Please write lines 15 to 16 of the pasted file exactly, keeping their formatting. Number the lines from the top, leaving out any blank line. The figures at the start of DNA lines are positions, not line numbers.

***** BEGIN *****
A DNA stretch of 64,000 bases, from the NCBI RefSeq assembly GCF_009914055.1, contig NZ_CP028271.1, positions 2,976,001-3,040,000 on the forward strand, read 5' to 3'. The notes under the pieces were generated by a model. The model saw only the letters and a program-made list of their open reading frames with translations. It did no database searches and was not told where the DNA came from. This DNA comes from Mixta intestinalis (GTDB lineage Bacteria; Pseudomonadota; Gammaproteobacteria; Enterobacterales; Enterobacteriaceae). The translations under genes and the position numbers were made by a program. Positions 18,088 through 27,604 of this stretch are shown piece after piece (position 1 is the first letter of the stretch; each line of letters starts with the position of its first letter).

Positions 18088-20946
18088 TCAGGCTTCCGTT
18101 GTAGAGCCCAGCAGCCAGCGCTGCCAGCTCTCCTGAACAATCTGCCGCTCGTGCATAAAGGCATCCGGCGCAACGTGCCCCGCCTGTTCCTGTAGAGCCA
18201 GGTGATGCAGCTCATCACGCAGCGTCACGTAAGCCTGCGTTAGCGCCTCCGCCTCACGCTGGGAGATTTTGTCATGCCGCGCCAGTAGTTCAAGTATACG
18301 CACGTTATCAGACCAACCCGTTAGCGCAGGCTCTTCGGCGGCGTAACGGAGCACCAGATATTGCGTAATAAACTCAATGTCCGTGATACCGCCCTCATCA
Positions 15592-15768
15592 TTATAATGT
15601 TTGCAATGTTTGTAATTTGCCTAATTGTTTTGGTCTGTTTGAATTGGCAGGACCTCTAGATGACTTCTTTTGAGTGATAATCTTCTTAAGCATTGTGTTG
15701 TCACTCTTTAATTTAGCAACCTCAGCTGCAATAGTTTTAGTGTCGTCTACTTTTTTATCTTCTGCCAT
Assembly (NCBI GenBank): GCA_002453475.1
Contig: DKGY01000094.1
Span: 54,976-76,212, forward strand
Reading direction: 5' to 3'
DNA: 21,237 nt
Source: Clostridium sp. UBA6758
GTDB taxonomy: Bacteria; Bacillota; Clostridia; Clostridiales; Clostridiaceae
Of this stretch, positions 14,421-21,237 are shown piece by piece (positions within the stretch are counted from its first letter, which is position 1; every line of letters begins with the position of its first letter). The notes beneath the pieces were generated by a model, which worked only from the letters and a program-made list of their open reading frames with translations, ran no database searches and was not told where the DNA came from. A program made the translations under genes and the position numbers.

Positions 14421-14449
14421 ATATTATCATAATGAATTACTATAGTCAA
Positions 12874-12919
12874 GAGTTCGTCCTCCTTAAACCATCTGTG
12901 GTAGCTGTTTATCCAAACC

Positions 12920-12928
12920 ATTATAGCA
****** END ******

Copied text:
DNA: 21,237 nt
Source: Clostridium sp. UBA6758